It is relaxation- she can't do it and needs to learn it somehow.
Teach them meditation, use a cd. Have just started using a book and cd called sitting still like a frog. There is a going to sleep track. If yo ca teach her the skills to settle herself confidently you will get there. I too spent many yrs sitting on the floor waiting for sleep! Also look at relax kids website.
You may not like my suggestion but I was very impressed with a recent talk by a hypnotherapist and I think this is one of the most simplest things to rectify. Either that or she needs to learn relaxation techniques.
To go to sleep we need to produce a hormone called melatonin. The dark is a trigger to tell our brains to produce it. We can train our brains to have other triggers to produce it. That's why we have a routine. She may have difficulty having a trigger to produce it. The bed time routine is great that you do. The routine should take no more than 15 mins. What relaxes one person could be a stimulant for another. Eg a bath used to wake mine.
You staying in the room could be a learnt trigger to help her sleep.
When you start a new routine it must be done consistently. She has to learn to self sooth. Hard to learn.
Do not leave her crying for hours but go back stroke her head and leave. No telly for an hour before bed. Preferably light very dim. Put her to bed later than normal so she is very tired. You can then get back to a normal bed time once she gets good at going to sleep.
If you do not fall asleep within 20 mins after routine you are not ready to sleep.
How you go to sleep is how you need to stay asleep. Our sleep goes in a cycle - non rem, rem then partial waking. At partial waking we wake up and check our environment. That's when you notice your partners snoring. If nothing has changed you go back to sleep unaware of waking. With children if light was on then off, parent was there then gone, dummy not in mouth, not being rocked etc etc they will wake up.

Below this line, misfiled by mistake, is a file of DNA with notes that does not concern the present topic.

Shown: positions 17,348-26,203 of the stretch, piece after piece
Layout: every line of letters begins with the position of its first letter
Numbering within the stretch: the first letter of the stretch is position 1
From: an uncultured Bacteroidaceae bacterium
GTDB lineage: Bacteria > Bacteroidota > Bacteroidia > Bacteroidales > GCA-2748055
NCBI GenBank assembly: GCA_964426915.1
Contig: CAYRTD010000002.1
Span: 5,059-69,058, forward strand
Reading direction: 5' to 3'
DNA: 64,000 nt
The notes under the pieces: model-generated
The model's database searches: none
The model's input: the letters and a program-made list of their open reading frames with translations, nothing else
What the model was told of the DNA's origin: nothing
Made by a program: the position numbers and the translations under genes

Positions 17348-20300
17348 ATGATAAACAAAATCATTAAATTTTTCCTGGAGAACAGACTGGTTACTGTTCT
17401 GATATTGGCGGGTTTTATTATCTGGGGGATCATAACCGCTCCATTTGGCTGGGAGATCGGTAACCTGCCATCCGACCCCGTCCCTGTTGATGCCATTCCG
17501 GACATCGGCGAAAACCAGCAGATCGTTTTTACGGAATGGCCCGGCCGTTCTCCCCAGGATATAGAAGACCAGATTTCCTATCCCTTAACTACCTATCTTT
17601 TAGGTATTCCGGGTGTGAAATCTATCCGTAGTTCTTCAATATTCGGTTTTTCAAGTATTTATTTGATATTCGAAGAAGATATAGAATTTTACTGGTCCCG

There are so many tips I hope these start to help.
These are all good ideas that have been done.
She is allowed ds/tv time between school and tea. Then, it's either walking the dogs, or she comes and does my horse with me. Failing that, weather permitting, out the garden.
Don't think she can't sustain the late nights continually, she has as long as we have dared try, which is 10 days.
She just ends up so miserable and grumpy. She will admit to being tired, will look tired but still cannot sleep.
It's more of a can't sleep rather than won't sleep.
As I said, she will lie there ad infinitum, quietly, causing no bother. The only reason I know she's still awake is because I pop in to turn her main light off.
Whatever I do, will have to wait until the summer holiday's because there isn't a quick fix.
I know piriton is used to induce sleep but I'm not keen to go down that route.
I would first discuss it with them at that age. Does she want a night light? Teddy bear etc
Then I would not put her to bed early yet. You need to break the habit. So I would for a few days give her lots of excercise in day then don't even attempt bed until 10-11pm with her. The more tired she is the less likely she will be able to lay awake for hours
Continue this for a few days until she hopefully settles alone. Once she does you can bring bedtime forward by 30 mins Each day until its at at time that suits ( approx 8/8.30pm maybe)
Why not have a chat with them as part of the routine to ask about their day. Let them do the talking and you listen. Don't offer an opinion just listen. Basically help them to unwind.
Have a story cd playing and leave that on. Have lights out but leave the door open with hallway light on so it isn't too bright. Then tell her you're going to the toilet and coming back. Make sure you do exactly that. Make sure she stays in bed while you go. Do that every night for a week. Then extend it to, you're going to start dinner (or something dull) but you'll be back in ten mins. Then make sure you are. Basically you're getting her used to being left and she trusts you will go back.
I would also talk to her about bedtime at a different time of day and ask her why she wants you to stay. Don't mention that you don't like staying etc be non judgemental and just listen. Then maybe you can work out what she is bothered about.